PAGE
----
Mekenzie Powell

Mekenzie Powell

The Development of Prepositional Collocations in Learner English


Mekenzie Powell


Dr. James Garner


College of Liberal Arts and Sciences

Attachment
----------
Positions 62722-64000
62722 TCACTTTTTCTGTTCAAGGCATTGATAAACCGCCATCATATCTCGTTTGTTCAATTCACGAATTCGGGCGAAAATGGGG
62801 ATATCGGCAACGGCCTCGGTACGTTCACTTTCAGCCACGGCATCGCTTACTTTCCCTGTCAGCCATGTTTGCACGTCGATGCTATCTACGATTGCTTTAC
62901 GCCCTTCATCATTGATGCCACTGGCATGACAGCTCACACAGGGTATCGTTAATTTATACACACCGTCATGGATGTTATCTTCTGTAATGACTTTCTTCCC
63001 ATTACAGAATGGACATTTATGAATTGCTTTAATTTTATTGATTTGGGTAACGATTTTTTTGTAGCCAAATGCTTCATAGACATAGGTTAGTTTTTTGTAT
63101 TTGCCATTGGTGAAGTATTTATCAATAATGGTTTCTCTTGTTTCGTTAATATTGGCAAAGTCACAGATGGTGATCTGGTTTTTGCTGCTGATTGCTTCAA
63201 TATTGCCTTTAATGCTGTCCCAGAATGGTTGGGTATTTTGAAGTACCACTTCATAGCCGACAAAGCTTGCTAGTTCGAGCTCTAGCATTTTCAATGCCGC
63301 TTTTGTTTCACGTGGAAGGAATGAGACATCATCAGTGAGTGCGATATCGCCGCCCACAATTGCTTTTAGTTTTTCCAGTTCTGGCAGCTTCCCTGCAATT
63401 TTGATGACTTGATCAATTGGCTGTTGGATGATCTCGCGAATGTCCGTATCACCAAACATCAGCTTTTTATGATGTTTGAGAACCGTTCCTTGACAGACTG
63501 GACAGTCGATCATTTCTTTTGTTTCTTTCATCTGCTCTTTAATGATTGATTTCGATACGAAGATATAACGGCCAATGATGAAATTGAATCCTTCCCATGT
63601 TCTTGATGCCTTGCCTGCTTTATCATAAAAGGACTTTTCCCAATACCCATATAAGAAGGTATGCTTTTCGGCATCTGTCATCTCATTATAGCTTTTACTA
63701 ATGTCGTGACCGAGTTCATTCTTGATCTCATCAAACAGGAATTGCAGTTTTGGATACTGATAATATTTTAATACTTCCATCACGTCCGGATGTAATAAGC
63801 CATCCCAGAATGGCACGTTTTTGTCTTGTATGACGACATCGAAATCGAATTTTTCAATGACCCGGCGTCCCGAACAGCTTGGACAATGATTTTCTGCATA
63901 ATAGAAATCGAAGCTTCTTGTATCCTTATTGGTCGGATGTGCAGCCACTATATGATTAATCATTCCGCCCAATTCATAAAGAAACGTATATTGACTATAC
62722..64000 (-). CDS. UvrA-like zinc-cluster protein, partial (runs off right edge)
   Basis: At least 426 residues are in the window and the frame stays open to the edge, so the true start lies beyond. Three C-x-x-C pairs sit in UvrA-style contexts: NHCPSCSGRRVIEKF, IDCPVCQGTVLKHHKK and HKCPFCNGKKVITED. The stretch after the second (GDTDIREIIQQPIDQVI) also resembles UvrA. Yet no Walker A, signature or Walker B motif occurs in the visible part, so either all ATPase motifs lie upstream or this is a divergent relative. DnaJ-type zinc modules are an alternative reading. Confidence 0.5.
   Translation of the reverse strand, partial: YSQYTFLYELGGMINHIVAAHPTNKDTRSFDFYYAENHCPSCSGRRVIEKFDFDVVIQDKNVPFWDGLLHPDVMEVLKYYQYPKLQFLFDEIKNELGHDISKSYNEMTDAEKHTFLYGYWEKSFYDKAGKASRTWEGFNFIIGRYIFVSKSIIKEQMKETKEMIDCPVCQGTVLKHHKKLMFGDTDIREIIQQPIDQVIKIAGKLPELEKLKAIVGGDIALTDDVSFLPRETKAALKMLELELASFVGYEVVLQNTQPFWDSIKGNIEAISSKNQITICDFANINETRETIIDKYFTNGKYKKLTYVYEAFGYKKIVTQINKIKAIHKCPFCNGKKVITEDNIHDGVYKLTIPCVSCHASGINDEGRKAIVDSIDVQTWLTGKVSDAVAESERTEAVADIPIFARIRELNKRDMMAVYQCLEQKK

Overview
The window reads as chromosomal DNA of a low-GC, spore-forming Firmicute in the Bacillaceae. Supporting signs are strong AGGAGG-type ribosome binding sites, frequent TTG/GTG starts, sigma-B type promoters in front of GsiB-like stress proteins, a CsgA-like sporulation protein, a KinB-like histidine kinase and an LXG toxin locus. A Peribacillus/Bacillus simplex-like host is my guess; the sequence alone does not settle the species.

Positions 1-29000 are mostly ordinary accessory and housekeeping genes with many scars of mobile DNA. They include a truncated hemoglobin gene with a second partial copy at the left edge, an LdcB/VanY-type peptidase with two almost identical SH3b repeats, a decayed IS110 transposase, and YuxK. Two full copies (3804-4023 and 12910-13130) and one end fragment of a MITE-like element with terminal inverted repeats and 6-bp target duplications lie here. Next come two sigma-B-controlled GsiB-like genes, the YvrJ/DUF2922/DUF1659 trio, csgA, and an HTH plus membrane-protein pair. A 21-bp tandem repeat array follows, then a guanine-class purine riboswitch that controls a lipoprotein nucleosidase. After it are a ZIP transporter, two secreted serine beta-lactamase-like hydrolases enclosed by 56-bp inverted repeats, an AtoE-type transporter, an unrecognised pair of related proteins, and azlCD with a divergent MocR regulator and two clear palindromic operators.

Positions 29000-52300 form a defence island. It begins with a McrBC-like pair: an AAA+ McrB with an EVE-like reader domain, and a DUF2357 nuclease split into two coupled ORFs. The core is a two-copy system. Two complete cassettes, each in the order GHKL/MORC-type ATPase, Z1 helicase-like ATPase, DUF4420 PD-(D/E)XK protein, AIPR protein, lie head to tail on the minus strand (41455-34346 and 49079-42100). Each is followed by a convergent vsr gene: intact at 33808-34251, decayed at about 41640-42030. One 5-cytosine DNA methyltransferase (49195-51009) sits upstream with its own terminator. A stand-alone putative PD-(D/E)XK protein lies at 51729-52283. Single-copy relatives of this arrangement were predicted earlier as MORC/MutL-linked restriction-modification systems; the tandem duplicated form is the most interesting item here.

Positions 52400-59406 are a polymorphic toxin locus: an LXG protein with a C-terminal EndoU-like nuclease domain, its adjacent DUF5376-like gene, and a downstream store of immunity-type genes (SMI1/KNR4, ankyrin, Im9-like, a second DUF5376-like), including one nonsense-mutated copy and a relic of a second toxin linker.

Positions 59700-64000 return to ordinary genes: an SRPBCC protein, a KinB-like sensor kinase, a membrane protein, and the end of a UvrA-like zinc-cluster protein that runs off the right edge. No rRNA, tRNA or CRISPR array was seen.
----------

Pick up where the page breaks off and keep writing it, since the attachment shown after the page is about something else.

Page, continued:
<P> Multiple learner corpus studies have revealed the importance of L2 learners acquiring productive knowledge of collocations in order to sound more native-like and develop quicker and easier processing and production of English (Ebling & Hasselgard, 2015). This study examines the development of noun-preposition and adjective-preposition collocations (e.g. angry at, interested in, influence on, amount of) use across beginning and intermediate levels of L2 English. <P> The data for this study comes from the Yonsei English Learner Corpus (YELC; Rhee & Jung, 2014) and consists of 1,350 essays (351,762 words) written by L1 Korean learners of English across three proficiency levels (high-beginner, low-intermediate, high-intermediate). Noun + preposition and adjective + preposition combinations that contain one of the top 10 most frequent prepositions (e.g. at, on, with, to) that commonly occur with nouns and adjectives were extracted from the texts. All combinations were then filtered using information from the Collins Grammar Pattern Database (Collins, 1996) and frequency information from the Corpus of Contemporary American English (COCA; Davies, 2009), a large corpus of native speech and writing. Finally, token and type frequencies for both categories of each combination were calculated for each subcorpus and then compared in order to examine changes in collocation use across proficiency levels. <P> Overall, results showed that, as proficiency increased, learners produced more prepositional collocations, although they used a smaller variety. These findings have implications for how these types of collocations could be introduced in the ESL writing classroom.


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